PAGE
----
Title: Transfigure
Author: Tiamat's Child

Fandom: Lawrence of Arabia
Pairing: mild Lawrence/Ali
Rating: PG-13
Summary: The desert has always been a place of transformation…
Disclaimer: These versions of 'em are David Lean's. And the scriptwriters', but I can't remember their names. Anyway, they don't really belong to me, but I doubt anyone really cares, and I want to play. No harm is meant.

Transfigure

Tiamat's Child

The desert burns away nearly everything, refusing to hide from the eyes of the sun. What does not burn is frozen to nothing, cracking at the distant touch of the night sky. Lawrence watches it all, almost afraid not to see the changes in the land.

He knows, as he tucks his knee and foot into the saddle each morning, that he already belongs to this place and these people. It is not a matter of love, though he cannot deny that he does love the desert. Rather, it is a matter of need. He can feel his lungs shift, growing to crave dry air heavy with the biting scent of sand.

He's almost sure that if he ever leaves he will long for this forever, always needing the endless clarity of the sky, so different from England, where clouds clothe the sun, hiding her from prying eyes. England's sun is prudish and timid, so very unlike this sun, who laughs, unashamed of her nakedness, as she gives life and takes life with the same hands, a glorious, ruthless innocent.

And the desert is her lover, chaste and passionate, living because of her. And the desert is claiming Lawrence, burning away his layers of foolish, prudish fog, breaking him open with its heat and its chill, offering him as a gift to the sun and the stars and the moon (so very like her sister, though much colder). Lawrence welcomes it.

The desert is clean, the desert is pure (as are its people, in their own peculiar, brutal way), and Lawrence is not. He wants to be. He wants the desert to burn the damp clay that coves him until it cracks and crumples and falls away. He wants to be clean for once. He wants the sun to set him blazing, wants the moon to give him just a little of her icy strength. He wants to be warm.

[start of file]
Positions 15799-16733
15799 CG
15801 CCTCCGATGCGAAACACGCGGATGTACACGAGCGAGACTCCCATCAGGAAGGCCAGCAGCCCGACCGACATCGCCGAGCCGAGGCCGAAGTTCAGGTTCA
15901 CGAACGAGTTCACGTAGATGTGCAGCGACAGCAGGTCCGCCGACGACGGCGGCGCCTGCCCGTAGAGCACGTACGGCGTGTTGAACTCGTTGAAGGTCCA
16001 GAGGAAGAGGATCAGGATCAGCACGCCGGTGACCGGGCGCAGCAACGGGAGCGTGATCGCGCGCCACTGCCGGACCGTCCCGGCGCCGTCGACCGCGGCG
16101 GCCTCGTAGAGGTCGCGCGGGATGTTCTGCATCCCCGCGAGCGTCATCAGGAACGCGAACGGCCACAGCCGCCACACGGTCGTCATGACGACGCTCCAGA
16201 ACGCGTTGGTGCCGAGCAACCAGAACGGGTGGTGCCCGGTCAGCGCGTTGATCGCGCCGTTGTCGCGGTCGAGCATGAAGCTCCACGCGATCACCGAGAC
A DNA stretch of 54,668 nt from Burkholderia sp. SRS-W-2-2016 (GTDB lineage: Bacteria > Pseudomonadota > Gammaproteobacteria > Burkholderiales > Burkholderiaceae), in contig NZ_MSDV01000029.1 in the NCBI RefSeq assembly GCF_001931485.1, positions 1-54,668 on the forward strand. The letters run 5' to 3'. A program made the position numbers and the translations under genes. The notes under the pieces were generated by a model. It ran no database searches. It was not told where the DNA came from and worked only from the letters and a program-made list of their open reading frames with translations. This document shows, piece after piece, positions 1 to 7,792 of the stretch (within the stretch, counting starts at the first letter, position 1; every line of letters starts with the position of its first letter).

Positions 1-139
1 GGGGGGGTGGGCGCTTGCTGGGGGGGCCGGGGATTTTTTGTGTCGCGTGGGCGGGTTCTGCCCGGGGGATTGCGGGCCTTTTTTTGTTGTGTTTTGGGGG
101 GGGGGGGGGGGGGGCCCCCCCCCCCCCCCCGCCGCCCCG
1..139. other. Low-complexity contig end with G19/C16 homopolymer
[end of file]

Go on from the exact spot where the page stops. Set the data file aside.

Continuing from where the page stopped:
But he isn't, he isn't, he isn't. The desert is changing him, but slow, so slow, not fast enough. He's never really been very good at waiting through a hurt or an ache. He wants to pace, wants to do something to make it come faster, but that's not the way to survive in the desert. The desert demands that it be faced on its own terms. Lawrence doesn't like that, but there's not a thing that he can do about it, so he rides his camel and doesn't let his mind drift or the heat lull him, and he keeps his heart beating.

And tonight, when they stop to rest in the evening, he can barely feel his sodden, crumbling edges at all. He's alive, and that hums in him, singing life through the pathways of his blood. Alive, alive, alive! He laughs aloud at the sheer joy of it, to be here, now, with nothing to hem and picket and all too much pure air to breathe. And though it's a small sound that he makes, it rings bright and brassy, bold, in the accustomed stillness of the band.

He sees Ali's sudden almost-smile at the shock of his abrupt exuberance, and he forgets entirely about the damp, chill green at the center of him, heavy with his people's greed. Lawrence grins back, delighted to

know the secret. Ali is very like the desert. Lawrence will be too, someday.

He knows that he is becoming welcome, and that is good. There are things to be done, miracles to work, a way of the world to save. And when he has worked and done what he intends to he will be welcome.

Lawrence wonders if Ali ever truly laughs.